Shawn Menard’s Lansdowne 2.0 takeaways

The Lansdowne 2.0 proposal is heading to the joint committee meeting of the Ottawa Planning and Housing Committee, and the Finance and Corporate Services Committee on November 3. Capital Ward Councillor Shawn Menard, where Lansdowne is located, has the following takeaways from the city staff report. (Edited for length; for the full version, go to

Key Takeaways from the Report: The Good, The Bad and The Ugly

The Good
· Staff have moved away from misleadingly framing Lansdowne 2.0 as “revenue neutral;”
· The high-rise tower closest to the historic Aberdeen Pavilion has been removed, and in its place, some new accessible green space is being proposed;
· One of the remaining two towers is now being proposed to have a relatively more modest height of 25 storeys;
· The report suggests that through traffic may be removed from Aberdeen Square, though falls short of committing to it;
· The report proposes to increase the trivial annual rent charged to the Ottawa Sports and Entertainment Group (OSEG) for their use and operation of Lansdowne Park, raising it from $1 to $500,000; and
· The number of additional parking stalls has come down significantly with the removal of the third tower, from 739 to 336 parking stalls.

The Bad
· The cost has risen to $419 million for taxpayers.
· Despite moving away from talk of revenue neutrality, “property tax uplift” is still being used as a way to finance, in part, the Lansdowne 2.0 proposal;
· One of the two towers is still a luxury skyscraper at 40 storeys with zero affordable housing;
· Too many additional parking stalls remain, bringing hundreds of additional cars;
· There is no new transportation plan, and no commitments to make needed improvements to our transit and transportation system to resolve longstanding problems;
· The proposed investments for public realm enhancements is the bare minimum proposed in the 2022 report ($10 million), and there is no advanced timeline to implement them;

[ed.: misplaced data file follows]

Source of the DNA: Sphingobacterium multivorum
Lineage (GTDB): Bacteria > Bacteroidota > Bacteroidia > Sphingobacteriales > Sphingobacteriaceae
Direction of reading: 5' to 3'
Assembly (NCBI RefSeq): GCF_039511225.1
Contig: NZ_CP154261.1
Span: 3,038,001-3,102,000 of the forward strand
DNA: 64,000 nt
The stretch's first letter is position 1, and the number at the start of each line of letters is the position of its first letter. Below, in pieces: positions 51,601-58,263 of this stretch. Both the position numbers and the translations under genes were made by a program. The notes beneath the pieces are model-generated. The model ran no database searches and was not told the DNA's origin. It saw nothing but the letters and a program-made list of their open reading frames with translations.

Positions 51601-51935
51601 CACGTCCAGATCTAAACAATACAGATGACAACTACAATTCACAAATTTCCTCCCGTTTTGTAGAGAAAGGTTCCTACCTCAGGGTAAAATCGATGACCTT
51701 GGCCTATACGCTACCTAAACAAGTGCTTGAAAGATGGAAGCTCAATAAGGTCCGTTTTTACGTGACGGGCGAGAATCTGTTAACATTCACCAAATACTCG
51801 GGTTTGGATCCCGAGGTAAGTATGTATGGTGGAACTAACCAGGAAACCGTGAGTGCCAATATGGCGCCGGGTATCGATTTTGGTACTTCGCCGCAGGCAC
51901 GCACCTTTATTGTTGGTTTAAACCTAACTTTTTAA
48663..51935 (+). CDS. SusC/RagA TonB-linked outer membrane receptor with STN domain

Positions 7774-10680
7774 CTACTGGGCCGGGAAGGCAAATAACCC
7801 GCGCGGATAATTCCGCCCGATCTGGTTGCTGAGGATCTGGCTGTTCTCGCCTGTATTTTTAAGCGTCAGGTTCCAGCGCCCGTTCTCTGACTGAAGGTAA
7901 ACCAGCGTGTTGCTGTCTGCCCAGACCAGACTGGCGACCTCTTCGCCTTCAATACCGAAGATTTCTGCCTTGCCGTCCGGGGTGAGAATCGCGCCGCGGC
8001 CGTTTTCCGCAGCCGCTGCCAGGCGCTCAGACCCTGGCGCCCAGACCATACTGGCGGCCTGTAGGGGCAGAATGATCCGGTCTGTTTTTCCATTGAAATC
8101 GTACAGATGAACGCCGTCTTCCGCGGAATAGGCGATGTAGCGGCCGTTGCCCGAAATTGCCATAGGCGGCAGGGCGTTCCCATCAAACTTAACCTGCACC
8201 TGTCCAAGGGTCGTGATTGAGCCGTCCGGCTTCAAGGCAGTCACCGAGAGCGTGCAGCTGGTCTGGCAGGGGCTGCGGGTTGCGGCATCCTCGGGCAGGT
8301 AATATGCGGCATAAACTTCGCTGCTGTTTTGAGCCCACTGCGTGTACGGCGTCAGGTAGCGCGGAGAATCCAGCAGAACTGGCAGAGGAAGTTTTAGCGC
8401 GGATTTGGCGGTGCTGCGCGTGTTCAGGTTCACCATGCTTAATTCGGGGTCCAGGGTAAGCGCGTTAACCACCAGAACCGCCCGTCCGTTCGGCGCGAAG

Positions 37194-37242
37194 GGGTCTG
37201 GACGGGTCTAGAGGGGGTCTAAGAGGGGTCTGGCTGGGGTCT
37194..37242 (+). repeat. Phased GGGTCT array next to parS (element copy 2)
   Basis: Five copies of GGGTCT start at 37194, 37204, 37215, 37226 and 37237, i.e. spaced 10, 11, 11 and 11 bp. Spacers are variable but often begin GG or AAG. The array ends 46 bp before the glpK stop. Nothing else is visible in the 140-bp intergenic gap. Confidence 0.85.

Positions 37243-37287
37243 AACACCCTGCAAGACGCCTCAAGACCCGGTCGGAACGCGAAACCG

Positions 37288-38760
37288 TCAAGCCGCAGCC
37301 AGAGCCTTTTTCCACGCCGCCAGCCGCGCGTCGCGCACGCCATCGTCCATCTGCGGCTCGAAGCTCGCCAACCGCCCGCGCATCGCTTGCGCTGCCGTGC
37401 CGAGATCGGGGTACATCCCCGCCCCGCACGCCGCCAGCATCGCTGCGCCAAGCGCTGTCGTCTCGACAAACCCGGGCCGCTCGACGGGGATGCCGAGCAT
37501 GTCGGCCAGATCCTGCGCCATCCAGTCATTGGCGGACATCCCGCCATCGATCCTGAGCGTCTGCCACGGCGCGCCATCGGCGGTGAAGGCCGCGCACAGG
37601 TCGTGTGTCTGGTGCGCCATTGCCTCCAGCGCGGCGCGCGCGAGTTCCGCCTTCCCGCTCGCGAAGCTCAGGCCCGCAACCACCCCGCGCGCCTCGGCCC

· The proposal assumes that other levels of government will contribute $20 million, without which, Ottawa taxpayers will pay more;
· On sports/entertainment: no green space from which to enjoy a game as the hill will be replaced by an arena with no green roof; fewer seats in the new arena and stadium; ticket prices to increase; no roof for the north side stands; no new transportation solutions for suburban and rural commuters, such as park-and-rides or permanent free shuttle; and the proposed music hall has been removed.

The Ugly
· The green roof initially proposed for the new event centre—that we campaigned on making accessible— has been jettisoned entirely;
· The initial inadequate commitment for 10 per cent market affordable housing units has been abandoned entirely;
· Worse, the report calls for council to waive the 25 per cent affordable housing budget requirements of our Affordable Housing Land and Funding Policy, replacing it with a 10 per cent requirement instead. This means property tax dollars and revenues earmarked for affordable housing will instead pay for Lansdowne 2.0;
· Small retail, GoodLife Fitness and all of the “J-block” built in 2014 is to be demolished with construction to replace it expected to take 7-10 years;
· The city will keep a large loan for the roof of the Civic Centre that is to be demolished;
· The city will incur $18.6 million of debt to build 140 parking spaces for the new residential towers (under the new North side stands). Debt servicing to cost the city $600,000 annually;
· substantially more risk for the city as the debt repayment relies, in part, on waterfall returns, which so far have produced $0;
· The retail podium land would be sold to a developer ($39 million) and then repurchased at market rates by the city (estimated at over $34 million) once that retail is built, with a renegotiated retail loan that OSEG is to secure. The scheme seems to be absent from the $419 million total cost; and
· The city has identified a risk that OSEG could leave the deal, but there has been zero risk mitigation or alternative planning. An identified risk without planning to mitigate it may indicate that the risk is being used to pressure councillors and the public to accept the plan

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